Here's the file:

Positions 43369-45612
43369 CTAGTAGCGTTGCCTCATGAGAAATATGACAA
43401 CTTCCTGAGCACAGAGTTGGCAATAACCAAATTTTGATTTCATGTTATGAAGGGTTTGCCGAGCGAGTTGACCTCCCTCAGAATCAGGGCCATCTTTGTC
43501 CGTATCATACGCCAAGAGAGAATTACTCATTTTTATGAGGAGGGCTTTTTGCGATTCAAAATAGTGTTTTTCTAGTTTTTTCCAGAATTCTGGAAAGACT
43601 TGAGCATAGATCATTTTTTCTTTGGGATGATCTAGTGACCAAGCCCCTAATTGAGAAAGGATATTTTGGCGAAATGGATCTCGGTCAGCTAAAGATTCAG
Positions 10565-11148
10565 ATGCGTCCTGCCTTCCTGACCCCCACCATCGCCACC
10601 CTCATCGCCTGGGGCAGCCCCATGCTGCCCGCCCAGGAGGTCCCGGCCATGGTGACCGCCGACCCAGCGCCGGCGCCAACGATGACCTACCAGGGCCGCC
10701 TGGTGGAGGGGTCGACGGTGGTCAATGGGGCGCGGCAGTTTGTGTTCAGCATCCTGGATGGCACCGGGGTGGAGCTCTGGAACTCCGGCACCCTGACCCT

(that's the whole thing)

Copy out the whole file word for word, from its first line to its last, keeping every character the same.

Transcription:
Positions 43369-45612
43369 CTAGTAGCGTTGCCTCATGAGAAATATGACAA
43401 CTTCCTGAGCACAGAGTTGGCAATAACCAAATTTTGATTTCATGTTATGAAGGGTTTGCCGAGCGAGTTGACCTCCCTCAGAATCAGGGCCATCTTTGTC
43501 CGTATCATACGCCAAGAGAGAATTACTCATTTTTATGAGGAGGGCTTTTTGCGATTCAAAATAGTGTTTTTCTAGTTTTTTCCAGAATTCTGGAAAGACT
43601 TGAGCATAGATCATTTTTTCTTTGGGATGATCTAGTGACCAAGCCCCTAATTGAGAAAGGATATTTTGGCGAAATGGATCTCGGTCAGCTAAAGATTCAG
Positions 10565-11148
10565 ATGCGTCCTGCCTTCCTGACCCCCACCATCGCCACC
10601 CTCATCGCCTGGGGCAGCCCCATGCTGCCCGCCCAGGAGGTCCCGGCCATGGTGACCGCCGACCCAGCGCCGGCGCCAACGATGACCTACCAGGGCCGCC
10701 TGGTGGAGGGGTCGACGGTGGTCAATGGGGCGCGGCAGTTTGTGTTCAGCATCCTGGATGGCACCGGGGTGGAGCTCTGGAACTCCGGCACCCTGACCCT